Q: Is the fictional resort, The Retreat, and its health treatments based on an actual place in Saratoga?
A: I invented a resort. A lot of the higher-end resorts had this kind of trendy, health-type stuff. I just compiled a bunch of those kinds of things and gave them to that imagined resort.”
Q: Do you think Varina had PTSD (post-traumatic stress disorder)?
A: Yeah, she clearly suffered from depression and depression-related things after the war.
Q: What attracted you to Varina Davis as a subject for a novel?
A: I didn’t know anything about her. But the first thing that caught my attention was her leaving Mississippi shortly after his death to move to New York City and then staying there for the rest of her life, making part of her money as a writer.
That I found surprising and I started reading something about her and just finding that her level of education was way beyond not just most women but most people at that time.
Q: In your book, the character “V” is portrayed as intelligent, progressive, well-read, independent and opinionated. Is that how historians have portrayed her or does your book change our image of her?
A: Some of the biographies from mid-20th century and earlier work really hard to portray her as a dutiful wife. You read the letters between them and that sort of thing, and I didn’t get that picture at all. That’s one of the reasons why I call the character “V,” just to differentiate in my mind the difference between the historical Varina Davis and the character I developed based on her life.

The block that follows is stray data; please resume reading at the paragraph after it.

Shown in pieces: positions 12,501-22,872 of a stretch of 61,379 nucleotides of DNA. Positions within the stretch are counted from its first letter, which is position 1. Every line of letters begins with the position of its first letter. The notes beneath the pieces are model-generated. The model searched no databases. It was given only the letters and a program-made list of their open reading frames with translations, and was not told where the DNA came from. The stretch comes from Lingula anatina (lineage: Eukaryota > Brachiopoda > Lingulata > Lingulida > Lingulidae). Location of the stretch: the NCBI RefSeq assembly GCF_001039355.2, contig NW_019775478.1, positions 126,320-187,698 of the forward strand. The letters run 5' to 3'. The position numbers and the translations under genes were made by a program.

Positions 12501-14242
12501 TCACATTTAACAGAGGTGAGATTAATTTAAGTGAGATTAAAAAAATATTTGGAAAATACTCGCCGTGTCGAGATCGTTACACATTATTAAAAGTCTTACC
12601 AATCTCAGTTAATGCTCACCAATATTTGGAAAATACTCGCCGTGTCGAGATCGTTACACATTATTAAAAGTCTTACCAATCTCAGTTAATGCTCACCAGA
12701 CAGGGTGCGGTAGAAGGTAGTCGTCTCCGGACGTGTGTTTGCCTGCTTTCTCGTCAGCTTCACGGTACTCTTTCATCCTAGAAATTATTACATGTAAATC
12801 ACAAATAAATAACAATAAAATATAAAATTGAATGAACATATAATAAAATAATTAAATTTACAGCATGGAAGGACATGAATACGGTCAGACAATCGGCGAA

Q: Today we have Black Lives Matter and the controversy over symbols of the Confederacy. Last year, the Jefferson Davis statue in New Orleans was taken down. Your novel seems timely in its exploration of slavery, the Civil War and race in America. Was it your intent to re-examine these issues and subjects?
A: Certainly. And all that was happening while I was writing the book certainly kept it right there in front of me. I think the thing that I thought about the most, the thing that was there in my head every day when I was working, was just the consequences of being on the wrong side of history.
Q: What about Varina’s views on slavery, the war and race?
A: One of the things that fascinated me about her is that at an age, later in her life, when a lot of people are clinging to the values of their younger years more and more, she was evolving in her thinking. She certainly never got to anything we would recognize as a modern position, but for me, it’s only the greatest heroes that are able to rise completely above their cultural values, the worst values of their culture. But I’m not so interested in perfection, I was interested in the nuances of someone who benefitted and was complicit in the slave system, the slave economy. They made a huge amount of money on the backs of slavery. And then losing everything.
Q: Did you have access to many of her letters?
A: In a lot of cases, it was other people talking about her letters. Because the thing about her letters, on the bottom it said “burn after reading”… that limits the amount that’s available.
Q: What other ways did you do research?